Tips for Building Strong School Improvement Teams

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Who should be involved in improvement?
Tips for Building Strong School Improvement Teams

The improvement process should include people representing the interests of the school, as well as the district and the community-at-large. The improvement process takes two dimensions: the district level and the school level. At the district level, the following would be involved: school board members, administrators, teachers, school counselors, parents, students, other community members, and union representatives. Their role is to set the district's vision and identify the district wide data, needs, and goals.

 

The school improvement team will set the direction that the school takes based on the overall district vision and specific needs established at the school site. Like the district, administrators, teachers, students, parents, other community members, and union representatives should be included.

 

As a school improvement team (SIT) is put together careful consideration needs to be given to ensuring that it truly represents the school's demographics such as: gender, ethnicity, socio-economic, language groups, as well as the school community's differing opinions.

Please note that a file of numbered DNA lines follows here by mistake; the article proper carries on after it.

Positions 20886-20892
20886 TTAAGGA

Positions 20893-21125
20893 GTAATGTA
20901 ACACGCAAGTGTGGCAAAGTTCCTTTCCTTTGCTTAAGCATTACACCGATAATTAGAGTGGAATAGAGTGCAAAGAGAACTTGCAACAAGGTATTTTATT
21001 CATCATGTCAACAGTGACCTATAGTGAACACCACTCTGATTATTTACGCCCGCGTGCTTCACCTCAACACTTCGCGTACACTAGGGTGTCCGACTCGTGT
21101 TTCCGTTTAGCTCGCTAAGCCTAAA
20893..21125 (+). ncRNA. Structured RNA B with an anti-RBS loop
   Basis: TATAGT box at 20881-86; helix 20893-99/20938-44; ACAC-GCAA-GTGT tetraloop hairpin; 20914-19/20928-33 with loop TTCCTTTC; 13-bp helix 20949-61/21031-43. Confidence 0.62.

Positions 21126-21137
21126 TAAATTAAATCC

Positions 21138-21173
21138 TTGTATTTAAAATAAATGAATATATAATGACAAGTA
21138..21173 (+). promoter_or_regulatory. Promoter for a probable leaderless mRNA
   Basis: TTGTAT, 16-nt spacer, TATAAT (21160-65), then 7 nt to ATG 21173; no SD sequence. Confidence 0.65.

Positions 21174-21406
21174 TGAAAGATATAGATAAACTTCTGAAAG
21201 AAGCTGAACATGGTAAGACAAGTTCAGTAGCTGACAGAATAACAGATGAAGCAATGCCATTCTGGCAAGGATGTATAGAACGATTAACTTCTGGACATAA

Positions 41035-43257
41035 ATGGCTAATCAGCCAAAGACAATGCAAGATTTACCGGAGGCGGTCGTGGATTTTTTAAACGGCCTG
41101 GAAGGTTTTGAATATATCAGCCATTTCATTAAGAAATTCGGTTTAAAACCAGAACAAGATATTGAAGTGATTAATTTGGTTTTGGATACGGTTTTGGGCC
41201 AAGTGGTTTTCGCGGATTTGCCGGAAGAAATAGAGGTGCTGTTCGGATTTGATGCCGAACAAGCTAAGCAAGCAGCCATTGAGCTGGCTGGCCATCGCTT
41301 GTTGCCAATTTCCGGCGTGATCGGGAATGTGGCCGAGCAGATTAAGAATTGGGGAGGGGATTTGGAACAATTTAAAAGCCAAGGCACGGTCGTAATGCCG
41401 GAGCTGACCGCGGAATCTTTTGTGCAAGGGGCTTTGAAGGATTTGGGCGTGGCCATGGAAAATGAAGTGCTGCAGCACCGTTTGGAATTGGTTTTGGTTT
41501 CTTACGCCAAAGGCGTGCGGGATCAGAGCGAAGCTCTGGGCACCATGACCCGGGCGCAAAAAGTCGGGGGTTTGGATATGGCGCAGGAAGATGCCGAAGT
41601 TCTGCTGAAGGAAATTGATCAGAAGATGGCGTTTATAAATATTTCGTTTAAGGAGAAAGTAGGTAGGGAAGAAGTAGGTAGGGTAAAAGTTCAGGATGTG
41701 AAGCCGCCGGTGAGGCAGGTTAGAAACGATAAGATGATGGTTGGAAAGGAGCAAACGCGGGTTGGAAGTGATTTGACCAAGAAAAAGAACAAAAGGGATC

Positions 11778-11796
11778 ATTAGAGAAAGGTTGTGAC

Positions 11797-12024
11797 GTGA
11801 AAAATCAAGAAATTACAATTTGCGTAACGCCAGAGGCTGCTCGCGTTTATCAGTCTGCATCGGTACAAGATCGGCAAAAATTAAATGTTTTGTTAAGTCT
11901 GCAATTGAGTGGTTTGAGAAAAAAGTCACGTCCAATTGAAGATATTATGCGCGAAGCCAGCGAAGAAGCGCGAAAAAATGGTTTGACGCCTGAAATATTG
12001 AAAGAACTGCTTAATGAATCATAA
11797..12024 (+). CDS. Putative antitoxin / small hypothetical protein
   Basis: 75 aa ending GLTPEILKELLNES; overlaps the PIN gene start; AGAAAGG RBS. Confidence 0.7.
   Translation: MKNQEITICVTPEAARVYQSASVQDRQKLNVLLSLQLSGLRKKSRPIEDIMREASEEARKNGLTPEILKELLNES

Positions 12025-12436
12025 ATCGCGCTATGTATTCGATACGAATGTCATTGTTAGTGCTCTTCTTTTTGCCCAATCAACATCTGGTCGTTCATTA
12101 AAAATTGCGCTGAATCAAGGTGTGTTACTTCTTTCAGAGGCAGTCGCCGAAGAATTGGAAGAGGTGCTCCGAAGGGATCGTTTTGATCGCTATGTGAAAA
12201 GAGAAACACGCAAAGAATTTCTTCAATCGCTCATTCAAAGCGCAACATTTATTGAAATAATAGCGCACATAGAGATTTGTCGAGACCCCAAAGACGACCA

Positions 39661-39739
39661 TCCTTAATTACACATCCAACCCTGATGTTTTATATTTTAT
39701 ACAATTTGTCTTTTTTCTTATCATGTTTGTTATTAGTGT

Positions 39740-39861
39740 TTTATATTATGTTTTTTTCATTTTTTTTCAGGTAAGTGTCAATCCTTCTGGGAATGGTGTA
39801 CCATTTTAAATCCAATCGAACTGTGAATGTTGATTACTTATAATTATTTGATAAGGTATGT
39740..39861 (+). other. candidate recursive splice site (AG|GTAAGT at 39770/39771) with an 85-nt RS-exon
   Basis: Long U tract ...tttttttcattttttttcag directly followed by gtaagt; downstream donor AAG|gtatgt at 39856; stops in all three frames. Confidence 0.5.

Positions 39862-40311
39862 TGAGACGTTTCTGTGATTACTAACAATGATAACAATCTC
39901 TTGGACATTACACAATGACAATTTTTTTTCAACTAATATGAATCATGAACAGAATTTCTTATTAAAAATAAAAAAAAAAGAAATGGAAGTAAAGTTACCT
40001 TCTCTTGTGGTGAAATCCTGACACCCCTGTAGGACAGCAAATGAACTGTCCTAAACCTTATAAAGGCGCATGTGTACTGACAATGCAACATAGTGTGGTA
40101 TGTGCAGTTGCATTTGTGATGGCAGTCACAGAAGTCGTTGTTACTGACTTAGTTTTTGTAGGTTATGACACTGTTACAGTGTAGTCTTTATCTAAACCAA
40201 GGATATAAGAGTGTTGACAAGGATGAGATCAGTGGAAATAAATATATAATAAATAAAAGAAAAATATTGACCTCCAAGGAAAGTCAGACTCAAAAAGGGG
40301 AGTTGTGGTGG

Although these two dimensions vary, they do have many common elements. First the processes that the groups will go through will be similar. Second, groups need to be given an opportunity to form and to determine their strengths and weaknesses. Third, groups must have in place rules and guidelines that promote respect for all participants and allow all to communicate. Fourth, group size is key so that it is not too large or too small. Fifteen team members provide a broad level of perspectives while allowing the group to still proceed. This core group will be instrumental in getting the community at large's responses. Fifth, there must be a process for the various school committees to report to the school and school board. Sixth, there must be a task and timeline in place to ensure that the SIP occurs. Seventh, there must be a clear focus of why this group is meeting. Eighth, there must be a direct link to what occurs at the school level to what is occurring at the district level.


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